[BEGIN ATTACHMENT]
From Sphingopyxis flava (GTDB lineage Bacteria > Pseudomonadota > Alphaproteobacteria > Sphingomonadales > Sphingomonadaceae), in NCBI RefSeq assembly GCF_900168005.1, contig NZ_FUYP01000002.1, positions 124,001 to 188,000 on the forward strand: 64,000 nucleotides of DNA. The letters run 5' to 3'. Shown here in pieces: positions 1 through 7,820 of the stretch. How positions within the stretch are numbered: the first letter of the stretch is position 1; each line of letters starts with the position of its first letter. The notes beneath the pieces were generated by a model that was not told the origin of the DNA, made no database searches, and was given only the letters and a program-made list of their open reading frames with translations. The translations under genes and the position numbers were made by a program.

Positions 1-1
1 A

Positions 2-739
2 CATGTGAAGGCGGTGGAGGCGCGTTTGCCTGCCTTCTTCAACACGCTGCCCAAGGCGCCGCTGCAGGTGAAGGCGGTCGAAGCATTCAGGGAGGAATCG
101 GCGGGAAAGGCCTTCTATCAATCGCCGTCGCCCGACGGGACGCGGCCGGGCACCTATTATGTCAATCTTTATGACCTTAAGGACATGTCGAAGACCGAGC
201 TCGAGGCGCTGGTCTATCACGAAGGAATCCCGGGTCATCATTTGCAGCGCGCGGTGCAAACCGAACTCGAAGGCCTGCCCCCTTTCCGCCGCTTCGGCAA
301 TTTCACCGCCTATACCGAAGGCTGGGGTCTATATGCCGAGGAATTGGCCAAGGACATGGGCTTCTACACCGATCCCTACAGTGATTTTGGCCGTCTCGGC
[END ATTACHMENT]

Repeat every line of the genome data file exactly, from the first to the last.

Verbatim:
From Sphingopyxis flava (GTDB lineage Bacteria > Pseudomonadota > Alphaproteobacteria > Sphingomonadales > Sphingomonadaceae), in NCBI RefSeq assembly GCF_900168005.1, contig NZ_FUYP01000002.1, positions 124,001 to 188,000 on the forward strand: 64,000 nucleotides of DNA. The letters run 5' to 3'. Shown here in pieces: positions 1 through 7,820 of the stretch. How positions within the stretch are numbered: the first letter of the stretch is position 1; each line of letters starts with the position of its first letter. The notes beneath the pieces were generated by a model that was not told the origin of the DNA, made no database searches, and was given only the letters and a program-made list of their open reading frames with translations. The translations under genes and the position numbers were made by a program.

Positions 1-1
1 A

Positions 2-739
2 CATGTGAAGGCGGTGGAGGCGCGTTTGCCTGCCTTCTTCAACACGCTGCCCAAGGCGCCGCTGCAGGTGAAGGCGGTCGAAGCATTCAGGGAGGAATCG
101 GCGGGAAAGGCCTTCTATCAATCGCCGTCGCCCGACGGGACGCGGCCGGGCACCTATTATGTCAATCTTTATGACCTTAAGGACATGTCGAAGACCGAGC
201 TCGAGGCGCTGGTCTATCACGAAGGAATCCCGGGTCATCATTTGCAGCGCGCGGTGCAAACCGAACTCGAAGGCCTGCCCCCTTTCCGCCGCTTCGGCAA
301 TTTCACCGCCTATACCGAAGGCTGGGGTCTATATGCCGAGGAATTGGCCAAGGACATGGGCTTCTACACCGATCCCTACAGTGATTTTGGCCGTCTCGGC